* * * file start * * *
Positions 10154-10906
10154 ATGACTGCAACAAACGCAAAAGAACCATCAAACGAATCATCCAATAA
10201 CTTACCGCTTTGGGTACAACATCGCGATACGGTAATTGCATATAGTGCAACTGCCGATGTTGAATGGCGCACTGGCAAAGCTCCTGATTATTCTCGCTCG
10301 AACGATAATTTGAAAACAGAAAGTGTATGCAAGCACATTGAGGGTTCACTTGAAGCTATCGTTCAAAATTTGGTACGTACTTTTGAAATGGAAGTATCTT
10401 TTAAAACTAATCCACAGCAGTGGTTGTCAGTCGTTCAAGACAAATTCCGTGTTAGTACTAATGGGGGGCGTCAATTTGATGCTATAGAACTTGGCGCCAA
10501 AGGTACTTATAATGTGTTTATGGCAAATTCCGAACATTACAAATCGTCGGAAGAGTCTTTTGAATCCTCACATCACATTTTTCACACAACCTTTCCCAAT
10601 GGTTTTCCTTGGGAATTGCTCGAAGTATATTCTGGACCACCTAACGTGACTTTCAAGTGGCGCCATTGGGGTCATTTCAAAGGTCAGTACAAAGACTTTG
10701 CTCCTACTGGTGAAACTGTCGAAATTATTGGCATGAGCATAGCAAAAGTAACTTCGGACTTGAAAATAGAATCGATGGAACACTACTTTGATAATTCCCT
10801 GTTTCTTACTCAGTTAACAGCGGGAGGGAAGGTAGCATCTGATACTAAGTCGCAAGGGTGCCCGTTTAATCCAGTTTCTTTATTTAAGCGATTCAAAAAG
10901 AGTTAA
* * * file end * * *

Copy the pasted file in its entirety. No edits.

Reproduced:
Positions 10154-10906
10154 ATGACTGCAACAAACGCAAAAGAACCATCAAACGAATCATCCAATAA
10201 CTTACCGCTTTGGGTACAACATCGCGATACGGTAATTGCATATAGTGCAACTGCCGATGTTGAATGGCGCACTGGCAAAGCTCCTGATTATTCTCGCTCG
10301 AACGATAATTTGAAAACAGAAAGTGTATGCAAGCACATTGAGGGTTCACTTGAAGCTATCGTTCAAAATTTGGTACGTACTTTTGAAATGGAAGTATCTT
10401 TTAAAACTAATCCACAGCAGTGGTTGTCAGTCGTTCAAGACAAATTCCGTGTTAGTACTAATGGGGGGCGTCAATTTGATGCTATAGAACTTGGCGCCAA
10501 AGGTACTTATAATGTGTTTATGGCAAATTCCGAACATTACAAATCGTCGGAAGAGTCTTTTGAATCCTCACATCACATTTTTCACACAACCTTTCCCAAT
10601 GGTTTTCCTTGGGAATTGCTCGAAGTATATTCTGGACCACCTAACGTGACTTTCAAGTGGCGCCATTGGGGTCATTTCAAAGGTCAGTACAAAGACTTTG
10701 CTCCTACTGGTGAAACTGTCGAAATTATTGGCATGAGCATAGCAAAAGTAACTTCGGACTTGAAAATAGAATCGATGGAACACTACTTTGATAATTCCCT
10801 GTTTCTTACTCAGTTAACAGCGGGAGGGAAGGTAGCATCTGATACTAAGTCGCAAGGGTGCCCGTTTAATCCAGTTTCTTTATTTAAGCGATTCAAAAAG
10901 AGTTAA